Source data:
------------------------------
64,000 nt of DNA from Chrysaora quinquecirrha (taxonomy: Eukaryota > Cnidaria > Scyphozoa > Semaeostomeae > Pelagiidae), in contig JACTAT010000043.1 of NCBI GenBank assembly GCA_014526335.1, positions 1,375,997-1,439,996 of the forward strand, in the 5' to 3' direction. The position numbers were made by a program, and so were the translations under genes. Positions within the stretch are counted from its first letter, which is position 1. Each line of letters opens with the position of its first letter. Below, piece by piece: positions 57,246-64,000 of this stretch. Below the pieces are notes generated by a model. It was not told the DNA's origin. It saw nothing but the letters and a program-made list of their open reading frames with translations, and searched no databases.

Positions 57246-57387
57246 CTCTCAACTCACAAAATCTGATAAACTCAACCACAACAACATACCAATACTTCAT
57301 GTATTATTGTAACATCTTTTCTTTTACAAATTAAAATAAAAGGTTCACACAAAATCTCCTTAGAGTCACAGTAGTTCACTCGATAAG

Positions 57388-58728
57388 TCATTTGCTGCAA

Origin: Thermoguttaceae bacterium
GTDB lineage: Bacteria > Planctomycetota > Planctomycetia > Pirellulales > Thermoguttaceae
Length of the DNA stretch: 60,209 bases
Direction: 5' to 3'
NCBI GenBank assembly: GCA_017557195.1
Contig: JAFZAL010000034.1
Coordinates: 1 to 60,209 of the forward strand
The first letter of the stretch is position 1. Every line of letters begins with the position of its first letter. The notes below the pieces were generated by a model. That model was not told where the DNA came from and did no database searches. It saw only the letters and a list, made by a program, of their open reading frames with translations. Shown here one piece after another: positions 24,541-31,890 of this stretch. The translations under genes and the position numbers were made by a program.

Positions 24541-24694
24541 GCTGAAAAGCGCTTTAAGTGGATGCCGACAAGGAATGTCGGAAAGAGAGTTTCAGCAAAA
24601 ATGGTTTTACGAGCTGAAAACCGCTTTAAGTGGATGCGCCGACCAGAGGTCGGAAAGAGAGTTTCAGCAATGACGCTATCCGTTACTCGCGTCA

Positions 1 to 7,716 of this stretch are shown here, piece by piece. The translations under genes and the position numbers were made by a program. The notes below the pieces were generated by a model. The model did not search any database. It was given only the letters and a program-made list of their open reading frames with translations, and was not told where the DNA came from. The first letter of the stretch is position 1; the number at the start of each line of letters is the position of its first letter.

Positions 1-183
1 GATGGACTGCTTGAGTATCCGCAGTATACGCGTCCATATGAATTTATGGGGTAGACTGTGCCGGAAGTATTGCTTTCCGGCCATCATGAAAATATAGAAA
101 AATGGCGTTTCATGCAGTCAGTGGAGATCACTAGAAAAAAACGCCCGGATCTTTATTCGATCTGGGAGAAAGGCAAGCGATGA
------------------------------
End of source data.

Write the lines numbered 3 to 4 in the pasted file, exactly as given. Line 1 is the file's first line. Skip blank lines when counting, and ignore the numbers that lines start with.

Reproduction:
57246 CTCTCAACTCACAAAATCTGATAAACTCAACCACAACAACATACCAATACTTCAT
57301 GTATTATTGTAACATCTTTTCTTTTACAAATTAAAATAAAAGGTTCACACAAAATCTCCTTAGAGTCACAGTAGTTCACTCGATAAG